« FöregåendeFortsätt »
Iago. My noble lord,
What dost thou say, Iago? Iago. Did Michael Cassio, when you woo'd my
lady, Know of your love?
Oth. He did, from first to last: Why dost thou ask?
Iago. But for a satisfaction of my thought;
Why of thy thought, Iago?
with her. Oth. O, yes; and went between us very oft. Iago. Indeed ? Oth. Indeed! ay, indeed :--Discern'st thou aught
in that? Is he not honest? Iago.
Honest, my lord ?
Think, my lord ?
Think, my lord!
And mar the seeds within !' There is the same thought in Muretus, a Latin poet of the sixteenth century:
• Tune meo elabi possis de pectore, Lacci
Aut ego, dum vivam, non meminisse tui?
Tetras in antiquum sit reditura chaos.'
• Cesset amor, pariter cessabunt foedera rerum;
I heard thee say but now,- Thou lik’dst not that, When Cassio left my wife; What did'st not like? And, when I told thee-he was of my
Iago. My lord, you know I love you.
I think, thou dost: And, for I know thou art full of love and honesty, And weigh’st thy words before thou giv'st them
breath, Therefore these stops of thine fright me the more: For such things, in a false disloyal knave, Are tricks of custom; but, in a man that's just, They are close denotements14, working from the heart, That passion cannot rule. Iago.
For Michael Cassio,I dare be sworn, I think that he is honest.
Oth. I think so too.
Men should be what they seem; Or, those that be not,'would, they might seem none 15!
Oth. Certain, men should be what they seem.
Oth. Nay, yet there's more in this:
14 Thus the earliest quarto. The first folio reads-close dilations. Which Johnson says was intended for cold delations,” i. e. occult and secret accusations, working involuntary from the heart. The second folic reads-cold dilations,' which Warburton explains 'cold keeping back a secret,' which men of phlegmatic constitutions, whose arts are not swayed or governed by their passions, we find can do: while more sanguine tempers reveal themselves at once, and without reserve. Upton says dilations comes from the Latin dilationes, delayings, pauses.
15 I believe the meaning is,' would they might no longer seem or bear the shape of men.'-Johnson.
As thou dost ruminate; and give thy worst of thoughts
Good my lord, pardon me;
false,As where's that palace, whereinto foul things Sometimes intrude not 17 ? who has a breast so pure, But some uncleanly apprehensions Keep leets 18, and law-days, and in session sit With meditations lawful?
Oth. Thou dost conspire against thy friend, Iago, If thou but think'st him wrong’d, and mak’st his ear A stranger to thy thoughts. Iago.
I do beseech you,Though I, perchance, am vicious in my guess, As, I confess, it is my nature's plague To spy into abuses: and, oft, my jealousy Shapes faults that are not,-I entreat you then,
16 • I am not bound to do that which even slaves are not bound to do. So in Cymbeline :
-No perfection is so absolute
ape of Lucrece. 18 • Who has so virtuous a breast that some impure conceptions and uncharitable surmises will not sometimes enter into it; hold a session there, as in a regular court, and“ bench by the side of authorised and lawful thoughts. In the poet's thirtieth sonnet we find the same imagery:
• When to the sessions of sweet silent thoughts
I sammon up remembrance of things past. A leet is also called a law day. • This court, in whose manor soever kept, was accounted the king's court, and commonly held ,every half year, it was a meeting of the hundred' to certify the king of the good manners and government of the inhabitants,' &c.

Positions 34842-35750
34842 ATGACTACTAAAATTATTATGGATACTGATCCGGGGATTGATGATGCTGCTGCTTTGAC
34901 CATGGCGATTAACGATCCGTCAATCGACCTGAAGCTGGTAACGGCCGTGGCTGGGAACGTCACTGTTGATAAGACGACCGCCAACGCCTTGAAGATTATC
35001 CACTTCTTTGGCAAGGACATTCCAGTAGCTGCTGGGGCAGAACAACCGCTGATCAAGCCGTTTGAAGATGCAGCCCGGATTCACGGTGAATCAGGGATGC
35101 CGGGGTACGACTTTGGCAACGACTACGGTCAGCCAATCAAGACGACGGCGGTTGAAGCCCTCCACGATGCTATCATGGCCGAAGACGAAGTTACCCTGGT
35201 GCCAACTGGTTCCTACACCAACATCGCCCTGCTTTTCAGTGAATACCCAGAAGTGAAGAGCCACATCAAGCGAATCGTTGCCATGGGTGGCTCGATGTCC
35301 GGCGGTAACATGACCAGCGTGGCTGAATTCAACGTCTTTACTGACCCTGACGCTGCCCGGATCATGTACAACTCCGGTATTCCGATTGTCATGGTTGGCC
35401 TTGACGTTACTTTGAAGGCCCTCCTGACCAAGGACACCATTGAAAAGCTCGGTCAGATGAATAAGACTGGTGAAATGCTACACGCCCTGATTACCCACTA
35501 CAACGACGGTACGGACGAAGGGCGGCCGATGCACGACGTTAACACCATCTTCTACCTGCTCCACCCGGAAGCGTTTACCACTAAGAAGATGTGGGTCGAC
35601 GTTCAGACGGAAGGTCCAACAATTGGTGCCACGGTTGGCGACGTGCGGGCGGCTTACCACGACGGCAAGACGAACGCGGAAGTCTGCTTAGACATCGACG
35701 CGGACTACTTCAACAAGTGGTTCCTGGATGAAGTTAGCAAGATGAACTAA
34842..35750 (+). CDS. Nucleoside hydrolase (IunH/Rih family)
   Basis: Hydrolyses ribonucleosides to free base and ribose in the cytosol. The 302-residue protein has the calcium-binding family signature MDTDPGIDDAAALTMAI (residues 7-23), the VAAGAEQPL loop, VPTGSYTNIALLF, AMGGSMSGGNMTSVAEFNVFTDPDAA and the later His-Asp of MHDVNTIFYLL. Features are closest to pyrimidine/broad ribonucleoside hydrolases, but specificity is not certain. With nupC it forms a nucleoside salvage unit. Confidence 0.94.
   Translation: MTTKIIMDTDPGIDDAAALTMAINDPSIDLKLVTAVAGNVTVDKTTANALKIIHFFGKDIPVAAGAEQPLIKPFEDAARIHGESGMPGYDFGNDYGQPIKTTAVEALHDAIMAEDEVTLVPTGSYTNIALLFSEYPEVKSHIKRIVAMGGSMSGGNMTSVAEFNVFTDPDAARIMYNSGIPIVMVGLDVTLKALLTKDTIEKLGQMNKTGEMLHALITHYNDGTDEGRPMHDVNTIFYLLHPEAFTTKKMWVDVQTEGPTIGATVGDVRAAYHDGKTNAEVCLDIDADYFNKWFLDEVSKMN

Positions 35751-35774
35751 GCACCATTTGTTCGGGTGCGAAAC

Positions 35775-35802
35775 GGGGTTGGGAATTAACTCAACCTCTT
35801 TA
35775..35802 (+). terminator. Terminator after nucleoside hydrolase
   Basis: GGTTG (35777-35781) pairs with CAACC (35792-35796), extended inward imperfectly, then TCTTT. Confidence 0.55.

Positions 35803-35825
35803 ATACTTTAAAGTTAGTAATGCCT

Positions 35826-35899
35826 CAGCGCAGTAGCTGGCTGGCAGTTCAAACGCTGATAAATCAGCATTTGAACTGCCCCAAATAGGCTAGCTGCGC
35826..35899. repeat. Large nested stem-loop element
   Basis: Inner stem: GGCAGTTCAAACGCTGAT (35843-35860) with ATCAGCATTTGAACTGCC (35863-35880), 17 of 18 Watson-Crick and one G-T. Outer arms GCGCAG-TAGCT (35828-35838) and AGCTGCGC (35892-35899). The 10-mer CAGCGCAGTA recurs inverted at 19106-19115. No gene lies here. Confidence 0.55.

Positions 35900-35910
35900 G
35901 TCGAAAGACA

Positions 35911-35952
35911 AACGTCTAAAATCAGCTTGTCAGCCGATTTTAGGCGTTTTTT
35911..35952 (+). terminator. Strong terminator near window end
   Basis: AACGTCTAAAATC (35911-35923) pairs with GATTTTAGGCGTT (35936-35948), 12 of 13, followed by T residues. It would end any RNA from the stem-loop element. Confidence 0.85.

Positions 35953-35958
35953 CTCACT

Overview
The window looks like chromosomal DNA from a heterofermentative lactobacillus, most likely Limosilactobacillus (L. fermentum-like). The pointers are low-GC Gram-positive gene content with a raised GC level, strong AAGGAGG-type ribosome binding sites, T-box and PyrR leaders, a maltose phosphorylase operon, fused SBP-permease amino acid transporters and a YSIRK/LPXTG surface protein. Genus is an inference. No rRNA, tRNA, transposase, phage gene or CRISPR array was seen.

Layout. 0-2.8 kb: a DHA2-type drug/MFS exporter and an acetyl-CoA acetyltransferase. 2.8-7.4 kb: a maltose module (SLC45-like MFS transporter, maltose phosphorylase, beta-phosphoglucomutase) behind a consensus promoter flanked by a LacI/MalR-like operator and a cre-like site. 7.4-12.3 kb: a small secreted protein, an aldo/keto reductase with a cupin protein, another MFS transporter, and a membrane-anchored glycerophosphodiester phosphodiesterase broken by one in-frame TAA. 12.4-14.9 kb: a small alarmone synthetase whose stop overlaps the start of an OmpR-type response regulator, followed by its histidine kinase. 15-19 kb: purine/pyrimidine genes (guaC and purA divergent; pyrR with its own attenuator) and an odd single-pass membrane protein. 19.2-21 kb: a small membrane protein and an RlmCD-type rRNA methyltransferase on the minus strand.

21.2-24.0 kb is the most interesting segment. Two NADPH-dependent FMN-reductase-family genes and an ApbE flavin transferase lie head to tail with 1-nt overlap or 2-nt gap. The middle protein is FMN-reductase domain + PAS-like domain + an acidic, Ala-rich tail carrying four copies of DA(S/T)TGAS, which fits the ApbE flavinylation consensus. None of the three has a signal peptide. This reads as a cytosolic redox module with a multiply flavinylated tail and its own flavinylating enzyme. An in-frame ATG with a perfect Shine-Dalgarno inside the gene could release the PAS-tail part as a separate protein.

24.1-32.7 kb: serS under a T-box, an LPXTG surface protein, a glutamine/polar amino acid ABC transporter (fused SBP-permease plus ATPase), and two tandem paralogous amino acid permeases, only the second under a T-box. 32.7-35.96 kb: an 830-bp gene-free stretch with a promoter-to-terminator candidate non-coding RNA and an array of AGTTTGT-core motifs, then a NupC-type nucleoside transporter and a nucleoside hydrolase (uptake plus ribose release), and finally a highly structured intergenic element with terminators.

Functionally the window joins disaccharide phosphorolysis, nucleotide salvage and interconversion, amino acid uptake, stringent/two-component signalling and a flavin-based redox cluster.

From one that so imperfectly conjects 19,
What dost thou mean? Iago. Good name, in man,
my lord, Is the immediate jewel of their souls: Who steals my purse, steals trash 20; 'tis something,
nothing; 'Twas mine, 'tis his, and has been slave to thou
heart were in
hand; Nor shall not, whilst 'tis in my custody.
Iago. 0, beware, my lord, of jealousy; It is the green-ey'd monster, which doth make 29 19 i. e, conjectures. Thus the quarto 1622. The folio reads:
and of my jealousy
Would take no notice.' 20 The sacred writings were perbaps in the poet's thoughts: ' A good name is rather to be chosen than great riches, and loving favour than silver and gold. Proverbs, xxii, 1.
• Nanc ager Umbreni sub nomine nuper Ofelli
Horat. Sat, lib. ii. 2.
• Nunc mea, mox hujus, set postea nescio cujas.' 2 The old copy reads mock. The emendation is Hanmer's. Steevens attempted to justify the old reading; but his arguments are not convincing; and the slight alteration of the text
The meat it feeds on: That cuckold lives in bliss,
Oth. O misery!
Iago. Poor, and content, is rich, and rich enough; But riches, fineless 23, is as poor as winter, To him that ever fears he shall be poor :Good heaven, the souls of all my
tribe defend From jealousy! Oth.
Why! why is this? Think'st thou, I'd make a life of jealousy, To follow still the changes of the moon With fresh suspicions ? No: to be once in doubt, Is-once to be resolv’d: Exchange me for a goat,
renders it so much more clear, elegant, and poetical, and has been so well defended by Malone and others, that I have not. hesitated to adopt it. The following passages have been adduced in confirmation of Hanmer's reading. At the end of the third Act Desdemona remarks on Othello's jealousy:
. Alas the day! I never gave him cause.' To which Emilia replies :
* But jealous fools will not be answer'd so,
Begot upon itself, born on itself.' And in Daniel's Rosamond, 1592 ; a poem which Shakspeare has more than once imitated in Romeo and Juliet:
• O Jealousy
Happy were lovers, if they never knew thee.' The same idea occurs in Massinger's Picture, where Matthias, speaking of the groundless jealousy he entertained of Sophia's possible inconstancy, says :
but why should I nourish
Or can be false.' 23 i. e. endless, unbounded. Warburton observes that this is finely expressed-winter producing no fruits.